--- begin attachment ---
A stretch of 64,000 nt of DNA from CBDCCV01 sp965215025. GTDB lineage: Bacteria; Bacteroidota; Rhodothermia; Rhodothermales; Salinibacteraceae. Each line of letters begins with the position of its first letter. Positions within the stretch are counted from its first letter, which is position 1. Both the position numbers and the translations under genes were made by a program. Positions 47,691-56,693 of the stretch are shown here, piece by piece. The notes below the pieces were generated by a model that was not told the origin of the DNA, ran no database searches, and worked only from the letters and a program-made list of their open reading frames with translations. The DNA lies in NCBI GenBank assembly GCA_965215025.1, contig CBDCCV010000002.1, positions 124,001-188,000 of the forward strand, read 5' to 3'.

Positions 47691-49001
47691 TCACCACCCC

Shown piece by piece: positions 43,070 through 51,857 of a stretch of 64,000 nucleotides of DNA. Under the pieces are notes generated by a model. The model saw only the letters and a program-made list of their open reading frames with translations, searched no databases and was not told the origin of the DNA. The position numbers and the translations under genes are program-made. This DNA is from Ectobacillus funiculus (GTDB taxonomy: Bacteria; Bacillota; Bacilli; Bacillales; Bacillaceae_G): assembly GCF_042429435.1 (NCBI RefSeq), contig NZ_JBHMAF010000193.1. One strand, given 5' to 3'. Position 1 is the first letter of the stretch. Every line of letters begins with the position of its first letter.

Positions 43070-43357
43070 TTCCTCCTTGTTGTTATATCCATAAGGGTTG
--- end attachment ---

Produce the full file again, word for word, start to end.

A stretch of 64,000 nt of DNA from CBDCCV01 sp965215025. GTDB lineage: Bacteria; Bacteroidota; Rhodothermia; Rhodothermales; Salinibacteraceae. Each line of letters begins with the position of its first letter. Positions within the stretch are counted from its first letter, which is position 1. Both the position numbers and the translations under genes were made by a program. Positions 47,691-56,693 of the stretch are shown here, piece by piece. The notes below the pieces were generated by a model that was not told the origin of the DNA, ran no database searches, and worked only from the letters and a program-made list of their open reading frames with translations. The DNA lies in NCBI GenBank assembly GCA_965215025.1, contig CBDCCV010000002.1, positions 124,001-188,000 of the forward strand, read 5' to 3'.

Positions 47691-49001
47691 TCACCACCCC

Shown piece by piece: positions 43,070 through 51,857 of a stretch of 64,000 nucleotides of DNA. Under the pieces are notes generated by a model. The model saw only the letters and a program-made list of their open reading frames with translations, searched no databases and was not told the origin of the DNA. The position numbers and the translations under genes are program-made. This DNA is from Ectobacillus funiculus (GTDB taxonomy: Bacteria; Bacillota; Bacilli; Bacillales; Bacillaceae_G): assembly GCF_042429435.1 (NCBI RefSeq), contig NZ_JBHMAF010000193.1. One strand, given 5' to 3'. Position 1 is the first letter of the stretch. Every line of letters begins with the position of its first letter.

Positions 43070-43357
43070 TTCCTCCTTGTTGTTATATCCATAAGGGTTG